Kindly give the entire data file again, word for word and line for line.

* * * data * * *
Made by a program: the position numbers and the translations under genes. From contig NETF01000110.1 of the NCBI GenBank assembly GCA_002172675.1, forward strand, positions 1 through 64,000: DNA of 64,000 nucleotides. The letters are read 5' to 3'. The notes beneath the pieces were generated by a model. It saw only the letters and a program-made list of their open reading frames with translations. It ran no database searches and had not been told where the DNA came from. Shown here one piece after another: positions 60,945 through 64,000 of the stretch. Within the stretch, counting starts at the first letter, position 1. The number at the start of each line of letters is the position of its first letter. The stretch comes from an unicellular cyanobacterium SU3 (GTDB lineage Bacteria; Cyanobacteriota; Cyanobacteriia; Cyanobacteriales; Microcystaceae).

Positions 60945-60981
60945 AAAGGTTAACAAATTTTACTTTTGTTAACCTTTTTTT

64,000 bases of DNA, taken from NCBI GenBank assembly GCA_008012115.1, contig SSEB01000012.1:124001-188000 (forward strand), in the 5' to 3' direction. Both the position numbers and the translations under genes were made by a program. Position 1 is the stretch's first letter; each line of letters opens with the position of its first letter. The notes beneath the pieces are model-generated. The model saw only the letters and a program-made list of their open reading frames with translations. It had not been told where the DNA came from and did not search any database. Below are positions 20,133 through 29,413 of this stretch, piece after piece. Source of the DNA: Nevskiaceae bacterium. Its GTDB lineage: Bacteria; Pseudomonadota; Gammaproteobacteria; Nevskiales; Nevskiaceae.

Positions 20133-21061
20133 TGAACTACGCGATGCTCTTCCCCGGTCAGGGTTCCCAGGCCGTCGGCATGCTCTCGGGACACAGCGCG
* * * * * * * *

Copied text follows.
Made by a program: the position numbers and the translations under genes. From contig NETF01000110.1 of the NCBI GenBank assembly GCA_002172675.1, forward strand, positions 1 through 64,000: DNA of 64,000 nucleotides. The letters are read 5' to 3'. The notes beneath the pieces were generated by a model. It saw only the letters and a program-made list of their open reading frames with translations. It ran no database searches and had not been told where the DNA came from. Shown here one piece after another: positions 60,945 through 64,000 of the stretch. Within the stretch, counting starts at the first letter, position 1. The number at the start of each line of letters is the position of its first letter. The stretch comes from an unicellular cyanobacterium SU3 (GTDB lineage Bacteria; Cyanobacteriota; Cyanobacteriia; Cyanobacteriales; Microcystaceae).

Positions 60945-60981
60945 AAAGGTTAACAAATTTTACTTTTGTTAACCTTTTTTT

64,000 bases of DNA, taken from NCBI GenBank assembly GCA_008012115.1, contig SSEB01000012.1:124001-188000 (forward strand), in the 5' to 3' direction. Both the position numbers and the translations under genes were made by a program. Position 1 is the stretch's first letter; each line of letters opens with the position of its first letter. The notes beneath the pieces are model-generated. The model saw only the letters and a program-made list of their open reading frames with translations. It had not been told where the DNA came from and did not search any database. Below are positions 20,133 through 29,413 of this stretch, piece after piece. Source of the DNA: Nevskiaceae bacterium. Its GTDB lineage: Bacteria; Pseudomonadota; Gammaproteobacteria; Nevskiales; Nevskiaceae.

Positions 20133-21061
20133 TGAACTACGCGATGCTCTTCCCCGGTCAGGGTTCCCAGGCCGTCGGCATGCTCTCGGGACACAGCGCG